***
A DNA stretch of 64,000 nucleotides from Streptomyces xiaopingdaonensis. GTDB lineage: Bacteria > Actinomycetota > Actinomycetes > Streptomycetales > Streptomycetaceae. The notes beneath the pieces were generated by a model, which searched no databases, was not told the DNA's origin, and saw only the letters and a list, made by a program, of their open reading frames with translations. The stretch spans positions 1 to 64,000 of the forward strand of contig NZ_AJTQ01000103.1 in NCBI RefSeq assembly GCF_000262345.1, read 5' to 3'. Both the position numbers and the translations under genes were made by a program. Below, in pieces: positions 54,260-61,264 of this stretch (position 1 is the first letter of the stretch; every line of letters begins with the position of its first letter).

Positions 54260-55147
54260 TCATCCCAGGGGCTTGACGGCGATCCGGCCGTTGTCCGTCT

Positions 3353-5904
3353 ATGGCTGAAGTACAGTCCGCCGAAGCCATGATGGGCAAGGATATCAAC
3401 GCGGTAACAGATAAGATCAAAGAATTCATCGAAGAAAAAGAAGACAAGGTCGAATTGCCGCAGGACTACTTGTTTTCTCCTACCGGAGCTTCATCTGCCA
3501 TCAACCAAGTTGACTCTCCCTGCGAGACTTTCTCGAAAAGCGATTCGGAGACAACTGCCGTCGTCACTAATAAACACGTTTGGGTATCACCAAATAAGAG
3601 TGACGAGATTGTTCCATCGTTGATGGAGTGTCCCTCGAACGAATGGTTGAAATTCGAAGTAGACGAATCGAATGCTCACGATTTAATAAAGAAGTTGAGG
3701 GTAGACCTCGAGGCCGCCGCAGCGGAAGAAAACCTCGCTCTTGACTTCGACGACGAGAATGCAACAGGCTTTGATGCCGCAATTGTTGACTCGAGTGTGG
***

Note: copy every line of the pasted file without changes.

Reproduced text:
A DNA stretch of 64,000 nucleotides from Streptomyces xiaopingdaonensis. GTDB lineage: Bacteria > Actinomycetota > Actinomycetes > Streptomycetales > Streptomycetaceae. The notes beneath the pieces were generated by a model, which searched no databases, was not told the DNA's origin, and saw only the letters and a list, made by a program, of their open reading frames with translations. The stretch spans positions 1 to 64,000 of the forward strand of contig NZ_AJTQ01000103.1 in NCBI RefSeq assembly GCF_000262345.1, read 5' to 3'. Both the position numbers and the translations under genes were made by a program. Below, in pieces: positions 54,260-61,264 of this stretch (position 1 is the first letter of the stretch; every line of letters begins with the position of its first letter).

Positions 54260-55147
54260 TCATCCCAGGGGCTTGACGGCGATCCGGCCGTTGTCCGTCT

Positions 3353-5904
3353 ATGGCTGAAGTACAGTCCGCCGAAGCCATGATGGGCAAGGATATCAAC
3401 GCGGTAACAGATAAGATCAAAGAATTCATCGAAGAAAAAGAAGACAAGGTCGAATTGCCGCAGGACTACTTGTTTTCTCCTACCGGAGCTTCATCTGCCA
3501 TCAACCAAGTTGACTCTCCCTGCGAGACTTTCTCGAAAAGCGATTCGGAGACAACTGCCGTCGTCACTAATAAACACGTTTGGGTATCACCAAATAAGAG
3601 TGACGAGATTGTTCCATCGTTGATGGAGTGTCCCTCGAACGAATGGTTGAAATTCGAAGTAGACGAATCGAATGCTCACGATTTAATAAAGAAGTTGAGG
3701 GTAGACCTCGAGGCCGCCGCAGCGGAAGAAAACCTCGCTCTTGACTTCGACGACGAGAATGCAACAGGCTTTGATGCCGCAATTGTTGACTCGAGTGTGG